Inner Mongolia.3“Can you go to China for a couple of weeks? You’ll leave in four weeks.”

That’s how my Monday morning conversation started with the manager of the Bible study publishing area I served in. I didn’t even have a passport, but within the month, I had a passport, a visa, and a packed suitcase.

My first trip out of the country was obviously eye-opening, but it instilled in me a principle that has stayed with me. I learned to think missionally.

While in China …

… I didn’t buy a house and settle into it.

… I didn’t spend my time shopping and buying a lot of things.

… I didn’t sit sequestered in my hotel room with a stack of books or the TV remote.

I had a task—a mission—and because of that …

Woman beggar… I was eager to learn the culture.

… I saw the people around me differently.

… I wanted to spend time with the people I encountered.

… I found myself truly caring for the people.

That’s a mission mindset. And I was convicted that I should have the same mindset in my suburban neighborhood as I had in China. Opportunities to shine the light of Christ and share the gospel are in China—and they’re on my own street.

I encourage you to go on a mission trip to other parts of the world. But the world is coming to us, so join me in also seeing the opportunities to impact the world right where we are.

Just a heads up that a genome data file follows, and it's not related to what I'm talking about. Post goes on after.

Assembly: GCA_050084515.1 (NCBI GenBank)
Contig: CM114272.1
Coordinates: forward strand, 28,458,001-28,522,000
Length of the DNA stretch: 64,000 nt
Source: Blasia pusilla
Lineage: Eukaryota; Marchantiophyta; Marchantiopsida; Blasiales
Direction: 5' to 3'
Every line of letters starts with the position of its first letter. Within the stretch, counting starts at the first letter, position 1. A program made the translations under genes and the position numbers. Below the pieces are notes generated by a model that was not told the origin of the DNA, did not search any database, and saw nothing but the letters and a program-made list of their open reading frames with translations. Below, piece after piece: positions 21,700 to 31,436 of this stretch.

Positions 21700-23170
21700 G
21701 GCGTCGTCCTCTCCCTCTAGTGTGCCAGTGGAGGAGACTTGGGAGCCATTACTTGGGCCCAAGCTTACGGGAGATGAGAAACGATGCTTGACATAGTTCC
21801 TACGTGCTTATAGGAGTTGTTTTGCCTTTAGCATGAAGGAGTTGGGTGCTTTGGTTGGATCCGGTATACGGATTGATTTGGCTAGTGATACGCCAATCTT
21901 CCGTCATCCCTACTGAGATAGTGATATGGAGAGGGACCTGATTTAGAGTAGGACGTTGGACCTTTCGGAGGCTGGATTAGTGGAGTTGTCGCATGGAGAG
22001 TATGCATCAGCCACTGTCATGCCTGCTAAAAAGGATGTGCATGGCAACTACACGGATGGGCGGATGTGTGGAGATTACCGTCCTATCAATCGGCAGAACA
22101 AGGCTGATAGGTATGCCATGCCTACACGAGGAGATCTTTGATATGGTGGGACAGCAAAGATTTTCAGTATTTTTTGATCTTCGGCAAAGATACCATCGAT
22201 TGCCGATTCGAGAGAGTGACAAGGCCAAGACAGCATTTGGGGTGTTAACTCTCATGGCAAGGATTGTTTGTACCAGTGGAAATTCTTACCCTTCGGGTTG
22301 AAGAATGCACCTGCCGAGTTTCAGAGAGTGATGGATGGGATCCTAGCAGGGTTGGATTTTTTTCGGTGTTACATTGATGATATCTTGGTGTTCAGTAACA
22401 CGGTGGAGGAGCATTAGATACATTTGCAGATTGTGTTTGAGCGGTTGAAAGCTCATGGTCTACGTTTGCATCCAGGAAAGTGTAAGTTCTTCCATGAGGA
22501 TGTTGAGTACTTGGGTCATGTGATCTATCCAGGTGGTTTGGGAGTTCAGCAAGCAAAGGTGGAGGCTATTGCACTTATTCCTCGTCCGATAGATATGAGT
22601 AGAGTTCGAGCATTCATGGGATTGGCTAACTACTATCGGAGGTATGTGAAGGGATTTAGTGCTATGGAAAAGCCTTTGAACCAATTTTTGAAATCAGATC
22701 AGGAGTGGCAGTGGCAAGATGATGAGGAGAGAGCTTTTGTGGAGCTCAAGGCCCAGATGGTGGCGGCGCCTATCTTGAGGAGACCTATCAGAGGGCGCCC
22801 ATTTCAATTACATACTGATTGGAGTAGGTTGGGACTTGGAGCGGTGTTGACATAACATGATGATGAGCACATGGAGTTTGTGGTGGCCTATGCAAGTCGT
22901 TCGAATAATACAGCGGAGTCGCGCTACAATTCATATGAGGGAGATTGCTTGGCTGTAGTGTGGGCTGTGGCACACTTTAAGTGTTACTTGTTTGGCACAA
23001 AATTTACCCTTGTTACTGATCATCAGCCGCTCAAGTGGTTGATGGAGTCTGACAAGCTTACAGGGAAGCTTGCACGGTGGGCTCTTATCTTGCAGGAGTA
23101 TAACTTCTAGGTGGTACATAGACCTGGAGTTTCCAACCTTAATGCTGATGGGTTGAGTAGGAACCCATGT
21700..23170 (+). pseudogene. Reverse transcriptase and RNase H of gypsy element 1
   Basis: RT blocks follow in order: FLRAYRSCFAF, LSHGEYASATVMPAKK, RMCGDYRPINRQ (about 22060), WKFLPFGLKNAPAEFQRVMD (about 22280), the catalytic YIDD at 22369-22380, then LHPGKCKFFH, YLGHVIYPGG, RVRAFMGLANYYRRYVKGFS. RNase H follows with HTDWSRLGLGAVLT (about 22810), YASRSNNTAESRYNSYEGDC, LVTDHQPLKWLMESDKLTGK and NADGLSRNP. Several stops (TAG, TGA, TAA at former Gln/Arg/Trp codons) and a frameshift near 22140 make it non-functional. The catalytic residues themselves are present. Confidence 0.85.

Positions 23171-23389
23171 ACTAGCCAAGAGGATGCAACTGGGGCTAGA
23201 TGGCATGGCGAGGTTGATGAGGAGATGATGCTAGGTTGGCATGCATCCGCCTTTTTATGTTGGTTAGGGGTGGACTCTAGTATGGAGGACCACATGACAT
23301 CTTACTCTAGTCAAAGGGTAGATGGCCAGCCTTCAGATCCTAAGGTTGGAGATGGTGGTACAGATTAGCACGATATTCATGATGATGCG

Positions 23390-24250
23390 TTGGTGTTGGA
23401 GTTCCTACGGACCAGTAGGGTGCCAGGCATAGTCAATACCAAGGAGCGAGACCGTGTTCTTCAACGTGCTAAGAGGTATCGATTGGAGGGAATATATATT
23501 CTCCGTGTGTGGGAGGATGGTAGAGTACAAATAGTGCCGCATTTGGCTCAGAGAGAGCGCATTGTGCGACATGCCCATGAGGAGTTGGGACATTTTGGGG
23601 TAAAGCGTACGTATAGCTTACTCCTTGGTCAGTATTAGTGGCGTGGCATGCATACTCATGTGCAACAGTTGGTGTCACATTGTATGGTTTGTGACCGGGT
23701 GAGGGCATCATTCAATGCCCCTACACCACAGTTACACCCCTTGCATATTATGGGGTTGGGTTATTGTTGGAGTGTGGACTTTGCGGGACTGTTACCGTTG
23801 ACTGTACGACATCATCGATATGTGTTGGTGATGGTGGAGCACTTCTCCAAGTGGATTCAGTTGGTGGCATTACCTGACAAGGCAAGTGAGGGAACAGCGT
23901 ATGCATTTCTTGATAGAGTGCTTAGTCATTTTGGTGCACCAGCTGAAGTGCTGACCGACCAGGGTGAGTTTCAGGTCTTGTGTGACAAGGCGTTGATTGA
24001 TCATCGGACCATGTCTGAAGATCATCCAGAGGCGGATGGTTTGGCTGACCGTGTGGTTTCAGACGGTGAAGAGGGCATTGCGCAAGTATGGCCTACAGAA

Philip was a respected leader in the Jerusalem church. We don’t know if Philip ever visited Ethiopia, but Ethiopia visited him. In Acts 8, he encountered an Ethiopian man and shared the gospel of Christ with him. The man became a Christ-follower and took the gospel back to Ethiopia with him.

Philip saw an opportunity to be on mission right where he was. And we can do the same.

“Always be prepared to give an answer to everyone who asks you to give the reason for the hope that you have. But do this with gentleness and respect” (1 Pet. 3:15).

CaptureThis Screen-Shot-2013-06-24-at-1.41.38-PM (1)post supports the study “Seize the Day” in Bible Studies for Life.

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